I next arrived at St Mary Magdalene Peninsula school to be the chaplain / speaker at the Christmas Service. The staff there, as ever, are amazing at getting the best out of children. Some of the Year 2’s sang solos in the choir (is a KS1 choir the youngest choir going?) which were simply stunning. I then spoke about Jesus and the Christmas Story using a candy cane as an illustration all aided by a bit of fun ‘magic’ (there is no such thing as magic children … remember this is just a trick!) that produced the desired wow factor – all thanks going to Mission Magic who sold me an awesome trick!

After chatting with some staff I headed to Craft for a coffee and a meet up with a cool guy called Dave Pilkington. Dave is training at St Mellitus to be a vicar to work in the Olympic Park … overseen by the amazing Bishop of Stepney! We talked about mission and the church and contemplation and a lot of other stuff. You know that feeling you get when meeting someone that just instinctively tells you this guy is a good guy … well it was like that. I will be watching with some envy but also great anticipation as Dave starts to develop things in the Olympic Park.

I then hopped on a couple of buses from this meeting to get to St Mary Magdalene Blackheath to be part of the audience as the Year 7’s put on an amazing production of A Christmas Carol. It was a great couple of hours and allowed me to wander the school and chat to people before hearing some amazing singing and seeing some excellent acting.

Hopping on another bus took me to The Pelton Arms where it was my turn to sing carols and join with others from the East Greenwich Team. Lots of people in the pub joined in and seemed to enjoy the opportunity to sing carols in their community. I think that is quite key for us to note … that going out from the church and giving people opportunity to mark events in the wider community , rather than always inviting them to join us in our smaller one, seems to be becoming more of a perceived need. It is interesting that this follows on from Jean’s observations here.

It is clear to me that people last night wanted to join in the singing of carols, that they wanted maybe to connect with something that is lying dormant deep within them … but I wonder if it is not until they were exposed to some resonating experience (in this case our singing carols in their pub) that people are even aware that there is something lying dormant within. I am thinking aloud … but it is worth proper thought and reflection as I wonder whether the people in the pub would have experienced carols and that sense of memory or wonder if the church had not gone in to that space?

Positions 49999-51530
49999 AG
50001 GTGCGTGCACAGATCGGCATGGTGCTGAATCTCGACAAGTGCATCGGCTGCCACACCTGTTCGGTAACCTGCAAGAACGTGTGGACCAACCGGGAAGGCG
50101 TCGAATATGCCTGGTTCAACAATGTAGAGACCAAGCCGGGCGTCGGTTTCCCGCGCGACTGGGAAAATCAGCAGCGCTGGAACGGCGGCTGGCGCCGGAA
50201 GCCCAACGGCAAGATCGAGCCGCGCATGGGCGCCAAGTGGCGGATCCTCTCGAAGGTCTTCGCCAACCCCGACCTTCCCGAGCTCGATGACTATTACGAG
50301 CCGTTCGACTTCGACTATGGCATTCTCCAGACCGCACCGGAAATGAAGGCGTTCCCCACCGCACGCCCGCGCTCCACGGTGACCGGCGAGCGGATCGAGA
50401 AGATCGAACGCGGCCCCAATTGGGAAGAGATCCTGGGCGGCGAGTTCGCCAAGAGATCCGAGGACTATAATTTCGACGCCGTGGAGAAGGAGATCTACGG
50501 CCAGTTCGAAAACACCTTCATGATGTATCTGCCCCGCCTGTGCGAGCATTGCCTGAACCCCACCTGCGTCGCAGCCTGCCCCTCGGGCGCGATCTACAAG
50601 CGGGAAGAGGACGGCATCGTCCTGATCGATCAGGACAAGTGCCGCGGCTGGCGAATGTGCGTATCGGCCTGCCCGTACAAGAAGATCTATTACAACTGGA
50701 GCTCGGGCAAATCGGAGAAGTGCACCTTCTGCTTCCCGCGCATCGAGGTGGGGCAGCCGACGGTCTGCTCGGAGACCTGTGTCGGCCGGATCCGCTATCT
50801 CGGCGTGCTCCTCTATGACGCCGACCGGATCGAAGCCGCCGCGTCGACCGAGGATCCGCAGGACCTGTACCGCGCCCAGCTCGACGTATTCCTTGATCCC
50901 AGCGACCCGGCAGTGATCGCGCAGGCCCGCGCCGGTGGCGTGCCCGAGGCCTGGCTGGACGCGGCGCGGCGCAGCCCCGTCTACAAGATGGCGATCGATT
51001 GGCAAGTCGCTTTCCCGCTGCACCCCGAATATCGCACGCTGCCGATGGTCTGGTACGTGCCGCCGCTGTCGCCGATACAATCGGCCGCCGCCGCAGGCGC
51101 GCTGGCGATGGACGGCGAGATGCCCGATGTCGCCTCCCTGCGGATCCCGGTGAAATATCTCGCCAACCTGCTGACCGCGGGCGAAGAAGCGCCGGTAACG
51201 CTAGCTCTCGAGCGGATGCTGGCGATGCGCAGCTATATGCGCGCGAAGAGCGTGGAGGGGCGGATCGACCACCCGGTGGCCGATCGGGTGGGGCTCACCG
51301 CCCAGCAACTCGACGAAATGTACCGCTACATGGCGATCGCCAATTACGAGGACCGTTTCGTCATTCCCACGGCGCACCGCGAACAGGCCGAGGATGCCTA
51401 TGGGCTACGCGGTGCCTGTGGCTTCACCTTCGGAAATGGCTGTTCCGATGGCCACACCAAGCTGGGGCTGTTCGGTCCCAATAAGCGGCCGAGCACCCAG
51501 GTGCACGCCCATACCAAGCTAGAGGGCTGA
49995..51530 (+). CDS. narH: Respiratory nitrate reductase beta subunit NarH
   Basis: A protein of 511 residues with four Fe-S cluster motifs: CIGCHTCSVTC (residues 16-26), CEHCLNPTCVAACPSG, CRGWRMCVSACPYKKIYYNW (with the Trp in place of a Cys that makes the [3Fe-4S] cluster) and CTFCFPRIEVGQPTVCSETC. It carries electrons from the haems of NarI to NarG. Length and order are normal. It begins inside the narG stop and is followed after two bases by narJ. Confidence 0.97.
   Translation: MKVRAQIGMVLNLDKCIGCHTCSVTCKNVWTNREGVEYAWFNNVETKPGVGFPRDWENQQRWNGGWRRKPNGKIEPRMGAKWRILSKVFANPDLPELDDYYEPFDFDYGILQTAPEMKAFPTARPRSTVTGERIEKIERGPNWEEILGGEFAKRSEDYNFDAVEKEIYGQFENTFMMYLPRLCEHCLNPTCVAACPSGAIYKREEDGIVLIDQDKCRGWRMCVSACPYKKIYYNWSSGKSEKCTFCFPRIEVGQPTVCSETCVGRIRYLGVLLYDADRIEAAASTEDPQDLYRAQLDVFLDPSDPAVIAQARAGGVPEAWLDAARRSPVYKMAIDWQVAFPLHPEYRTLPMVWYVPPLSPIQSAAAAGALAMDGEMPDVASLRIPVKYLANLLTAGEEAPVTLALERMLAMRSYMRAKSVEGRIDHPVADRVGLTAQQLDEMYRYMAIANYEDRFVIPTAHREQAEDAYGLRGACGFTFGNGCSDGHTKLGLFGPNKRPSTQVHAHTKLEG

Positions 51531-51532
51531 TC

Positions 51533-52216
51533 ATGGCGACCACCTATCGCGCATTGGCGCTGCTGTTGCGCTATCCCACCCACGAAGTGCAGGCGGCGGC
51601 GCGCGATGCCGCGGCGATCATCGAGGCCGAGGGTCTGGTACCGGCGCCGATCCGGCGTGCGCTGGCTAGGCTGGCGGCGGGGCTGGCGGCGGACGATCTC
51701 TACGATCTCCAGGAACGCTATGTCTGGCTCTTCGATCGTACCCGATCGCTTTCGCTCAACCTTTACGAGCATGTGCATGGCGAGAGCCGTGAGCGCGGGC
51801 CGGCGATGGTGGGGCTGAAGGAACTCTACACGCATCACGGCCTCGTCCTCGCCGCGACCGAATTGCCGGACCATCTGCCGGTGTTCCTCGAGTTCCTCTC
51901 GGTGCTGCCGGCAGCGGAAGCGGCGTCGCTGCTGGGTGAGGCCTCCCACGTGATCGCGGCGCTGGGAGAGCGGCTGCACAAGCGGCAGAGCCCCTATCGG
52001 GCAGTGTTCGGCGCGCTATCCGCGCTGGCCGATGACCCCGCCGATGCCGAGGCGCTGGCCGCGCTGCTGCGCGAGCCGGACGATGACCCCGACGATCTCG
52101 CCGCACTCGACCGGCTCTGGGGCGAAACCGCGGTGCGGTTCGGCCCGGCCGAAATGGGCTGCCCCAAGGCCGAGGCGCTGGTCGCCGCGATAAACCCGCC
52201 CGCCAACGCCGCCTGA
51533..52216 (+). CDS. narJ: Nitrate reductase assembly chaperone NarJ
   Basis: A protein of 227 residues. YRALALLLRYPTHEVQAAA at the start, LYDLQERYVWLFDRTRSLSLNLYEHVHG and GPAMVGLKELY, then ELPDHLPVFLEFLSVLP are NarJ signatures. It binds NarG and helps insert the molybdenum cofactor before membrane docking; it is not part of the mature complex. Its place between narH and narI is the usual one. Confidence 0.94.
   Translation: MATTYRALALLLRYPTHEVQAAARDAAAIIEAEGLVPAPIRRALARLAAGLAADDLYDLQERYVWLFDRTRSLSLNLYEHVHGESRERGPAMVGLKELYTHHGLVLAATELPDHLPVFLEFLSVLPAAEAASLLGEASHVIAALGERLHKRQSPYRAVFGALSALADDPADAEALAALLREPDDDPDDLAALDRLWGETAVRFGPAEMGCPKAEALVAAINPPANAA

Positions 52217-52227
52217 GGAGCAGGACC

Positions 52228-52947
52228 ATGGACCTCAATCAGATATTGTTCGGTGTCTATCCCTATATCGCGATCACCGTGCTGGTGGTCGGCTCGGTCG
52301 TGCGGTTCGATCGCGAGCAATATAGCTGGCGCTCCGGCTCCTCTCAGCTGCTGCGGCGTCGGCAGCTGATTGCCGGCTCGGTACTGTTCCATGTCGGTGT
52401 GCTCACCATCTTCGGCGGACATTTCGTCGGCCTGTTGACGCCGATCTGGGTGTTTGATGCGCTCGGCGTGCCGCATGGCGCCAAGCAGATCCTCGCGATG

Following the Pelton I finally got home …. listened to some Bowie and went to sleep. A lot of stuff yesterday that I need to take the time to reflect on … and I will do!

Our next Parish carols is at the Vanburgh on Thursday night (8pm) so why not join us!



9 months ….

The last time I blogged was 9 months ago.
Christmas Eve.
So today, the 24th of the 9th, seemed to me to be  good day to start here again.

9 months as a time of incubation.
9 months as a time of contemplation.
9 months of space

9 months gone in a flash.
but a habit of ‘no writing’
has seemed to set quite fast

IMG_0020In the last 9 months I have moved, started a new role in a new diocese, and feel excited with a new challenge ahead of me. I also feel quite privileged to be part of a diverse and great team and live in an awesome ‘vicarage’ flat in the Greenwich Millennium Village with the photo being the view from my study desk.

I am team vicar of Holy Trinity Greenwich Peninsula which is part of the East Greenwich Team Ministry and the Chaplain for the Koinonia Federation of Christ Church and St. Mary Magdalene CE Schools. Try saying that after a few rums!

So … my role is to establish chaplaincy in the schools and to grow ‘church’ with the community of Holy Trinity here on the Greenwich Peninsula …. that bit with the O2 dome at the end of it! The area is constantly changing and the constant challenge will be how we serve a diverse growing and hidden population. (I live in an apartment block and have only seen 3 other residents in the 4 weeks I have been here!) An exciting thing, though, is that the bishop is encouraging us to create … so create we will!

I don’t have a lot more to add at the moment apart from feeling amazingly welcomed and loved by both the church and school communities …. so if any of my ‘new’ friends are reading … thank you! … I can honestly say I think I am going to like living here!

As in the past I will blog my story …. so I guess … if you are interested … watch this space!

the week in a day

8772172-bread-and-chalice-with-wine-shallow-dof-copy-spaceI had a great day today. Sometimes some days are just a privilege to be part of. Today was one of those days. For 4 hours per week I am chaplain at St Mary Island School. I don’t think I do a lot other than be around and support people who need supporting, but the school seem to be happy with how I work.

Today the school held an RE day on the subject of Easter. The idea was to present the whole of Holy Week through various activities in one day. Each class in the school was timetable to mov from activity to activity – the logistics of this being a massive challenge and I think, Fi, the member of staff that organised this deserves a medal.

In the planning stage I agreed to take on the Thursday of Holy Week and explore the last supper through taste and smell. To try to encourage exploration, and after consultation with Sarah,  I set up two rooms.

In one room we considered Mary washing the feet of Jesus. Beforehand I set up oils burners and a scented candle in the room so that when the pupils entered they were hit with a waft of perfume smell. We used this image to look at and wondered what different people in the painting were thinking. There were some amazing interpretations. FRom this we thought about what was precious to us and what precious thing we might share with those we cared about.